Note the use of the double arrow with the weak acid. That is because an equilibrium exists between the dissociated ions and the undissociated molecule. In the case of a strong acid dissociating, only one arrow ( ) is required since the reaction goes virtually to completion. An equilibrium expression can be written for this system: Ka = [ H+][F-] / [HF]

a. 0.000100 M Ba(OH)2 solution will be 0.000200 M in OH- ions (as well as 0.00100 M in Ba2+ ions) and will have a pH of 10.3. 2. Weak Bases: What compounds are considered to be weak bases? 1. 2. Most weak bases are anions of weak acids. Weak bases do not furnish OH- ions by dissociation. They react with water to furnish the OH- ions. Note that like weak acids, this reaction is shown to be at equilibrium, unlike the dissociation of a strong base which is shown to go to completion. 3. When a weak base reacts with water the OHcomes from the water and the remaining H+ attaches itsef to the weak base, giving a weak acid as one of the products. You may think of it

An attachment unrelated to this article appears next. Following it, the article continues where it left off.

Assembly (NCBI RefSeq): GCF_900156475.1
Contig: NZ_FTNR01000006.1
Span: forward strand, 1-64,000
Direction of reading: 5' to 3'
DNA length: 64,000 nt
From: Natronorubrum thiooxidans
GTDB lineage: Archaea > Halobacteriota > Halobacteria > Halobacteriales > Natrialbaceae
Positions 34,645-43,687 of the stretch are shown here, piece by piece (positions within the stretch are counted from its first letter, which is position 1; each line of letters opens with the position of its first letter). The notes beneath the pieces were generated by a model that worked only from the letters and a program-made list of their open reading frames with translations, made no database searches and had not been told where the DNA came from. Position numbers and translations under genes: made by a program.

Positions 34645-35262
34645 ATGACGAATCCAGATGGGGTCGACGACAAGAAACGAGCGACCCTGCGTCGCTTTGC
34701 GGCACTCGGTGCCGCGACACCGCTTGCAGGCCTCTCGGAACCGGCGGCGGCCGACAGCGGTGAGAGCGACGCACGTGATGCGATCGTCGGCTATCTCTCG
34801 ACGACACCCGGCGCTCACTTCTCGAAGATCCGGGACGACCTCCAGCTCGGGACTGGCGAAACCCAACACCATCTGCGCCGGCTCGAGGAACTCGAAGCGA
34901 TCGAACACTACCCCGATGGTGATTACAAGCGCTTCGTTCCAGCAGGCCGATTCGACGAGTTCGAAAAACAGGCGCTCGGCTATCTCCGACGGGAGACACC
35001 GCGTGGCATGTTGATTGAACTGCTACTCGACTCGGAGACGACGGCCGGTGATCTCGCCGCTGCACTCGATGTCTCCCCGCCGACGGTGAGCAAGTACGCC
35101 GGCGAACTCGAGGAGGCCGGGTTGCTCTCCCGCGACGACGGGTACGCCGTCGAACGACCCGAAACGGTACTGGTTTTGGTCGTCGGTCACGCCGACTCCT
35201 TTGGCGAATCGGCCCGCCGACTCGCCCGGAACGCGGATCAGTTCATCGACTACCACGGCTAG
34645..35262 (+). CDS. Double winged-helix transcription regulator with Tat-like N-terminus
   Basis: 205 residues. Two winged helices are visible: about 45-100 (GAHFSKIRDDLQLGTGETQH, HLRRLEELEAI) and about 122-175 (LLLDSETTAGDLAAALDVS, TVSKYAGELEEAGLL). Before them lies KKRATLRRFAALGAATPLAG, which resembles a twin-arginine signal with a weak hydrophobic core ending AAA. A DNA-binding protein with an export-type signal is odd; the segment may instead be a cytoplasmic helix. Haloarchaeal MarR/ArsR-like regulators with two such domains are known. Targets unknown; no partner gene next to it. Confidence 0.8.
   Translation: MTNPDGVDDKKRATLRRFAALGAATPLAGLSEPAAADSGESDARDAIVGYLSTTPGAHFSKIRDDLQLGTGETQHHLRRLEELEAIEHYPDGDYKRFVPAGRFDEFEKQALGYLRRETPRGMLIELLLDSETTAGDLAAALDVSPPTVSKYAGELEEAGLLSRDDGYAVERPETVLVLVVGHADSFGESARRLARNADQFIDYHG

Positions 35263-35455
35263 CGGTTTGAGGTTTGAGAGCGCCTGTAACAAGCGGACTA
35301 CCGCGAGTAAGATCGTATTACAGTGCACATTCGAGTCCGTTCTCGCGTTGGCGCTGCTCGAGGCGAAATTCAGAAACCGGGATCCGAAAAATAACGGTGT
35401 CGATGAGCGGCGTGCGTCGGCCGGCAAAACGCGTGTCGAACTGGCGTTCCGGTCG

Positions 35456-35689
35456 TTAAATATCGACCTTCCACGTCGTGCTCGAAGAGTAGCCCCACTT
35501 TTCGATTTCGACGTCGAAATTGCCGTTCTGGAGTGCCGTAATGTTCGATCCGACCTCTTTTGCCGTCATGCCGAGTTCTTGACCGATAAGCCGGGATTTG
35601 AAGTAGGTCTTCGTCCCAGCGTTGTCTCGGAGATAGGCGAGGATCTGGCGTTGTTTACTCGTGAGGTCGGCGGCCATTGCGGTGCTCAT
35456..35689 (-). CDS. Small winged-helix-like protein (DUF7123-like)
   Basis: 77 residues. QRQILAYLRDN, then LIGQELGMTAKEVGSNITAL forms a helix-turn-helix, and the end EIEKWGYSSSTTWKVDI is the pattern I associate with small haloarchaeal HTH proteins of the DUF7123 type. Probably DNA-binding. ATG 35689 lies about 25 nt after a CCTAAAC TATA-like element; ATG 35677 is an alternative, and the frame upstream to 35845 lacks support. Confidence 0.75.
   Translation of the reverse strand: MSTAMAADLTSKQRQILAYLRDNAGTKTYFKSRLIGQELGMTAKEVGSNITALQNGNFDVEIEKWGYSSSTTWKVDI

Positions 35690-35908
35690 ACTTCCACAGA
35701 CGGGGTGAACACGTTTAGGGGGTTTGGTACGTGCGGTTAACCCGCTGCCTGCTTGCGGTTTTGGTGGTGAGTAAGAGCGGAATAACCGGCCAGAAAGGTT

Which are the weak acids? Anything that dissociates in water to produce H+ and is not one of the 6 strong acids. 1. Molecules containing an ionizable proton. (If the formula starts with H then it is a prime candidate for being an acid.) Also: organic acids have at least one carboxyl group, -COOH, with the H being ionizable. 2. Anions that contain an ionizable proton. ( HSO41 H+ + SO42- )

Examples: determine if the following solutions are acidic, basic, or neutral Click on each one to find out the answer.